Will Cordeiro

The Lumberhead Sonnets

A lavish amber’s damaged filigree—
the sun imprints a negative
upon my skin, an outline of my book
while I’ve dozed off, head pillowed
on a cenotaph. Awake, I walk the grounds
through graves and willows where dust floats
unsettled through the air, assuming
another twist of revelation. Musk and celadon.
A summer day is ravished as it melts
—a mayfly’s stammering celerity.
I moon about. I maunder in my own existence.
Light zeros in, away. Mauve levels wilt;
the evening glimmers and incinerates.
Each star crawls ciphers cross my peeling vellum.


A cheese-crumb stink of public reading rooms,
as out the window mizzle glums the streets.
Umbrellas bobble through the cobblestones.
Now beer-tipped laughter from an afterparty

stumbles backwards through a Dummkopf hang-
over and over-brimming ashtrays of this Sunday.

I slept throughout the Russian Silver Age,
the whole immodest lecture. I had nothing
to contribute to discussion. I am an artifact.
I sit here in this room where half the books

have been half read and the other half half-
unremembered—wan, tumbledown, and musty—

as if I stared out from some muzzy photograph,
making you to wonder what to make of me.


Small headlights glide like crystals on the bridge.
Dark fissile matter of the snow-edged harbor.
A blizzard of remembrance; auroras, touchwood
over cloudbanks. A brackish odor. My thinking
scratches up more trash and makes the past its nest.
The smudged revolving glare upon the river spills
until the void dissolves in shapes like moon-rimmed
toys from childhood. A séance rummaging in squalor.
A door swings open! Loose-limbed skeletons
whose frivolous dancing prophecies new elements.
O, crayon grizzle! Comet slurry! Down a wildered
whelm of old diaries, postcards, watercolors—
this scumblack night drinks all the ink I’ve wasted.

Daily Living Solutions

Men waddle round with bags and sagging breasts.
One bone-thin lady hugs her doll; the other
braids—upbraids her nest of beard. My addled
hearing aids chirp bird-brained logic in my ear.
Some fat bland nurse shaves off my chin.
Another nurse tells someone, shut your trap.
The fuddled televisions tsk me like a child.
A voice smears down the hallway from the moon,
a moan against authorities who’re putting
them away—their door snaps briskly closed.
Daff doctors’ lingo, random as the Bingo games.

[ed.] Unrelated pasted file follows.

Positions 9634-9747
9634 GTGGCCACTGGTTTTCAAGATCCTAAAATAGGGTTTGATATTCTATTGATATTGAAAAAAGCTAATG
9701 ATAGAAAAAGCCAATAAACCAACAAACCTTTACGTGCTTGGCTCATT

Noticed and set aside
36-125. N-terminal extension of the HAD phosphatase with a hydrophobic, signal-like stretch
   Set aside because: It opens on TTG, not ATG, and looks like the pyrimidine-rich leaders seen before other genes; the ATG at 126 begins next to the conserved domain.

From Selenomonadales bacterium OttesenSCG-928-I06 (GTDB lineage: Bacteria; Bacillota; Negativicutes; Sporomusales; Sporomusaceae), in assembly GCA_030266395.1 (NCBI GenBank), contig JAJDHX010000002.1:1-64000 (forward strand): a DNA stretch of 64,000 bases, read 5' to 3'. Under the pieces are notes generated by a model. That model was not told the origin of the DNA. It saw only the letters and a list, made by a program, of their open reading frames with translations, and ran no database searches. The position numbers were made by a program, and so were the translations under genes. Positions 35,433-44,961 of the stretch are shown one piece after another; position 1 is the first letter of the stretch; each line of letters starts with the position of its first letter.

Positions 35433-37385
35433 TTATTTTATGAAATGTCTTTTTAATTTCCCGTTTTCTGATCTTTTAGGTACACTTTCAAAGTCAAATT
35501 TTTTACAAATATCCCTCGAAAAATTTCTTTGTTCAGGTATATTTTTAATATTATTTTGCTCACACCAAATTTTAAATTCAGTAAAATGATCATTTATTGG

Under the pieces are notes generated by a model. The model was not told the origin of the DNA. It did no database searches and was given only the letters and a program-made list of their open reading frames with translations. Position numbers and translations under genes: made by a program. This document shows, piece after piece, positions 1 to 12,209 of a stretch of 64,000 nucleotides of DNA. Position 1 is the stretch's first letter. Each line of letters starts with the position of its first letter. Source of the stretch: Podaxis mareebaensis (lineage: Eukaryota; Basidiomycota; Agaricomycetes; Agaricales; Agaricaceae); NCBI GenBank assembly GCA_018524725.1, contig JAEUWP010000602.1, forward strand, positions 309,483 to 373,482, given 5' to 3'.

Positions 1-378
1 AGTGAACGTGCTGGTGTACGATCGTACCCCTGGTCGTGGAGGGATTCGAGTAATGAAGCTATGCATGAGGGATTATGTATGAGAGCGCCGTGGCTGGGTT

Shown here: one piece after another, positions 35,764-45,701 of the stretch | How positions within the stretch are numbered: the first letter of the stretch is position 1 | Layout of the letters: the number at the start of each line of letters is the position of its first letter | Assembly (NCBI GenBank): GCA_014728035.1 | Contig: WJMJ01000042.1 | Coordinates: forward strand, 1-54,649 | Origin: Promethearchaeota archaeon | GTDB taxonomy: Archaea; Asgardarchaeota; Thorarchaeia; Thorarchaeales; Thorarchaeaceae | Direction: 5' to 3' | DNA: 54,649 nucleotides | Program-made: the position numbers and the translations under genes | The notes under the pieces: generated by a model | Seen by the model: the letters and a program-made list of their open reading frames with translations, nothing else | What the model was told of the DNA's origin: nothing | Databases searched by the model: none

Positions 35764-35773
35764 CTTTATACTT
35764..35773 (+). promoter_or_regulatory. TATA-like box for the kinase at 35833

The ornery orderlies keep spooning us
chyme and forcemeat on non-staining trays,
keep crushing horse pills in our tapioca pudding.
Our dodge and dawdle thwarts their schedules, yes,
and in return they singsong, squeak, and hector us.
Some chap on staff I’ve never seen has rubbed my lesions,
and legions of old lovers fade, faint characters
that smudge like lessons on a splotched blackboard.
I’ve lost my taste. But no, it’s onion soup again.
Depressors hold my tongue where some black fuzz
appeared. The nurses rub up puddles, caress the knobs,
and hand out puzzles, beads. I’ve told them showers
hurt my skin. They wheel us in in shifts, backwards,
back through wayward wards and glitching shafts,
up shuffling lifts then crank the levers down.
We thank them, knowing that they’d rather scram.
Glum smocks and scrubs metastasize the halls.
We bubbled at the little dog who used to visit Thursdays
with pert consolateers. Where did they go?
The minders taking turns turn over invalids,
those lumps of nubble troubled by bedsores.
My files claim I sundown. I count out grains
of rice; I practice motor skills, the grosser and the fine.
I’m closer now to smiling at all the weekly tours.
I’m due for one more solo day next year. This slow
glaucoma is the light’s undoing, Lord. Even prisoners
have each their pet sun-patch. And yet, the raindrop
of our life falls brightly. Scatters its remainders and
foreshortens daily tasks we need reminders for.
Our joint’s locked down. Today was over-due
for doing-over anyway. We are the Minotaur
of our own memories. We walk each second back.
My roommate, when I enter our shared space,
is talking in his fitful sleep. He reckons
I’m his late half-brother. But we’re all family here,
all strangers in a too-small house, and then some-
one can forget you, I—he/she, each other—
those time-worn grooves each face has like a key.